Evangelical leader says criticism of anti-gay pledge is a 'distraction'


In addition to his organization's stance against marriage equality in its statement of faith, Franklin Graham also has a history of making anti-LGBTQ statements.

Evangelical leader Franklin Graham claims that he is not "condemning" gay people, despite the fact that his organization, Samaritan's Purse, requires its staff to sign a statement saying that they are Christians and support the organization's stance against marriage equality for LGBTQ people.

Samaritan's Purse was invited by Mount Sinai Health System to set up a field hospital in New York City's Central Park to treat patients with COVID-19. The 68-bed hospital opened in April, and Mount Sinai said it told Samaritan's Purse staff to adhere to its principles and guidelines on not discriminating against patients, including on the basis of sex, gender, gender expression, or gender identity.

Now the field hospital has been dismantled and the last patients have been discharged. Its time in New York was marked by criticism of the organization by elected officials, activists, and individuals and protests against its presence in the city, which New York City Council Speaker Corey Johnson called "an affront to our values of inclusion."

Samaritan's Purse released a statement saying that it has wound up its operations in Central Park because "the surge in COVID hospital admissions is reaching manageable levels."

Graham, the son of preacher Billy Graham, told the New York Times in an interview published on Sunday, "I would want the gay community to know that I'm not here condemning them at all. Just because I don't agree doesn't mean I'm against them."

He said that criticism of the Central Park field hospital was a "distraction" from treating people during the pandemic.

In addition to his organization's stance against marriage equality in its statement of faith ("marriage is exclusively the union of one genetic male and one genetic female"), Graham also has a history of making anti-LGBTQ statements.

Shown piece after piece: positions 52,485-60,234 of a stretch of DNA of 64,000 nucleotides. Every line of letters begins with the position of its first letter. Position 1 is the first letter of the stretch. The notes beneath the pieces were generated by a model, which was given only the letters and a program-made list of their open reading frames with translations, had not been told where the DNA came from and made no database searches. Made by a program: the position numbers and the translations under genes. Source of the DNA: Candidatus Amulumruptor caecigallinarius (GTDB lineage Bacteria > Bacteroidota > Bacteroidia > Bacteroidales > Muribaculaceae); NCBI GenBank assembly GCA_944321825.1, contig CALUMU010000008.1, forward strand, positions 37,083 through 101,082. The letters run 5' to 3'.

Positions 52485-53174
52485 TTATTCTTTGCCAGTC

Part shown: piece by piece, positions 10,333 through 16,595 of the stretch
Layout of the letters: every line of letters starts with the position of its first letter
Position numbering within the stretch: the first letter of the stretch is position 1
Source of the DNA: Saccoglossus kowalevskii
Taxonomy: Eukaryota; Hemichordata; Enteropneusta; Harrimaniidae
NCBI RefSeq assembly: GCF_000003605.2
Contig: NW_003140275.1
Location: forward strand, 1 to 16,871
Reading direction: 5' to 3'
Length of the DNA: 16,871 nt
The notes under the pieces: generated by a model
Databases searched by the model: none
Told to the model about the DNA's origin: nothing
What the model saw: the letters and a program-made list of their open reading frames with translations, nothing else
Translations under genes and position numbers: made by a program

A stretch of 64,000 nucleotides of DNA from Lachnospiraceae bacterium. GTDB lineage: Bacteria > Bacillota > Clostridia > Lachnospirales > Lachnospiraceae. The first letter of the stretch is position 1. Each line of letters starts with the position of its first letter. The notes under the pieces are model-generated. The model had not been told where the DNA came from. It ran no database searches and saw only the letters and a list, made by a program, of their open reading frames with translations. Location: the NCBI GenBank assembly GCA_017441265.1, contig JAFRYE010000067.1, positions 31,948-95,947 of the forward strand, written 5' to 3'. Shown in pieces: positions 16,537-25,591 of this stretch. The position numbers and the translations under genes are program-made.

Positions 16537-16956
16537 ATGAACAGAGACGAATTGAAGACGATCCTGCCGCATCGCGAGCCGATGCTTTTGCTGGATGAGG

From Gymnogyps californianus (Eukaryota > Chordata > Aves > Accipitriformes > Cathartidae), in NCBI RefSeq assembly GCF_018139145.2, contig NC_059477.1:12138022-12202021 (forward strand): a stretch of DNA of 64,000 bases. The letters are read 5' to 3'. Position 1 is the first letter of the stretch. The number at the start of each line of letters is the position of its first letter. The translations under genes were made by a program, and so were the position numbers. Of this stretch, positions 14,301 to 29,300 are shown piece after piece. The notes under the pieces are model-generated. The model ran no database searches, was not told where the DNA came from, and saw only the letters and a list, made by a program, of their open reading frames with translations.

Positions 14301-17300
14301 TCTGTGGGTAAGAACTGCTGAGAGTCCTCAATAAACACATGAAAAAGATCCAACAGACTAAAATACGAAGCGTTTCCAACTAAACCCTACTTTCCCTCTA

Graham has called transgender women "pedophiles" and "sexually perverted men" as recently as 2017. He has called the fight for LGBTQ equality a "a full-scale assault against Christianity and the followers of Christ." Last year, he told openly gay former presidential candidate Pete Buttigieg that he should be "repentant of" his sexuality because "the Bible ... defines homosexuality as sin."

In 2017 he called homosexuality "an abomination."

In the interview with the Times, Graham said that the statement of faith was necessary for uniting the organization's work and presence, but denied that its religious views were in any way imposed on its patients. "Our staff prays all day long," Graham said. "They would not force themselves on somebody and try to force our religion on somebody or what we believe."

People who volunteer with Samaritan's Purse are also required to adhere to the organization's statement of faith, according to its website. In April, the group said that it did not have volunteers at its New York field hospital and that only official personnel were involved in the operation, but a March press release mentioned "local volunteers," and LGBTQ activist A. Timothy Lunceford-Stevens filed a complaint with the New York City Human Rights Commission after he said he attempted to volunteer at the hospital and was turned away because he would not sign the statement.

On May 1, Johnson called on the group to leave New York City and for Mount Sinai to "sever its relationship" with the organization.

He wrote on Facebook that the group's presence "is painful for all New Yorkers who care deeply about the LGBTQ community. I am aware that our battle against COVID-19 is still ongoing, and that our health care system - and the amazing workers who have been the heroes of this unprecedented time in our history - still needs support ... But as a city that values diversity and compassion for all, we cannot continue to allow a group with the track record of Samaritan's Purse to remain here when we are past the point they are needed."

The LGBTQ rights organizations Reclaim Pride Coalition and ACT UP Coalition led a protest near the field hospital on April 14. Jay W. Walker, an activist with the Reclaim Pride Coalition, told NBC News, "How was this group ever considered to bring their hatred and their vitriol into our city at a time of crisis when our people are fighting a pandemic?"

Leaders of the Episcopal Church in New York initially agreed to work with Mount Sinai Health System to set up a field hospital at the Cathedral of St. John the Divine in upper Manhattan. They pulled out of the plan after discovering that Mount Sinai was working with Samaritan's Purse. Bishop Andrew M.L. Dietsche of the Episcopal Diocese of New York said the statement of faith was a "key" reason for the Church's decision.

Dietsche said that Graham held an "exclusionary view and a very narrow view of what constitutes being a Christian," and that adhering to Samaritan's Purse's statement of faith would force Episcopalians to "repudiate all the good work that's been done in the Diocese of New York around the full inclusion of gay and lesbian people."

Published with permission of The American Independent Foundation.